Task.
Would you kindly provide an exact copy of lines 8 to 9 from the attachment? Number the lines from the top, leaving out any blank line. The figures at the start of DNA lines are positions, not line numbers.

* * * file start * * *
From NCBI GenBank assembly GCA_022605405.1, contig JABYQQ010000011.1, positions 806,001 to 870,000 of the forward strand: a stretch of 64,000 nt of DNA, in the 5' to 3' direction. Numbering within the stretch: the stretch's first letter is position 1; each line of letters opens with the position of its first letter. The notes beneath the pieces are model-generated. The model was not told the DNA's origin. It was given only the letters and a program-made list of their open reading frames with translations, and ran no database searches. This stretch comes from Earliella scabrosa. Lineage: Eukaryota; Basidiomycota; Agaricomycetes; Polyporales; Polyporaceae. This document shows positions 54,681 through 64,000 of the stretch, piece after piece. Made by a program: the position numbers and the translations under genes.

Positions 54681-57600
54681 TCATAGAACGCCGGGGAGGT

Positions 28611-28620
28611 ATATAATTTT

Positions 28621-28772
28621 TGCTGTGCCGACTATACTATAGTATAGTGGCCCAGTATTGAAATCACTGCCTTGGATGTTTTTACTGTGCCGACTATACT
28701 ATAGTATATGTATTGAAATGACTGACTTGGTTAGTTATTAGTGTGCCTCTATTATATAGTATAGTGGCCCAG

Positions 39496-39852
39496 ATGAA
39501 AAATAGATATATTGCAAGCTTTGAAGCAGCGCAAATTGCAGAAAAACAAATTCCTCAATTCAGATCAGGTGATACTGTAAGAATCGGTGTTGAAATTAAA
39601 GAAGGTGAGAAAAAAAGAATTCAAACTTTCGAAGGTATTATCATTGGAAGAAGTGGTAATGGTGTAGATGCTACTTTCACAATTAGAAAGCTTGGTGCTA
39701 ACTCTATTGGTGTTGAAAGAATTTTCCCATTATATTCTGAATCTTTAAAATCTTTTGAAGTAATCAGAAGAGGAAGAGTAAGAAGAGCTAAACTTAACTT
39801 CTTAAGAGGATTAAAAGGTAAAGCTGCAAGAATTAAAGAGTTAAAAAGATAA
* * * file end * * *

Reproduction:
28701 ATAGTATATGTATTGAAATGACTGACTTGGTTAGTTATTAGTGTGCCTCTATTATATAGTATAGTGGCCCAG

Positions 39496-39852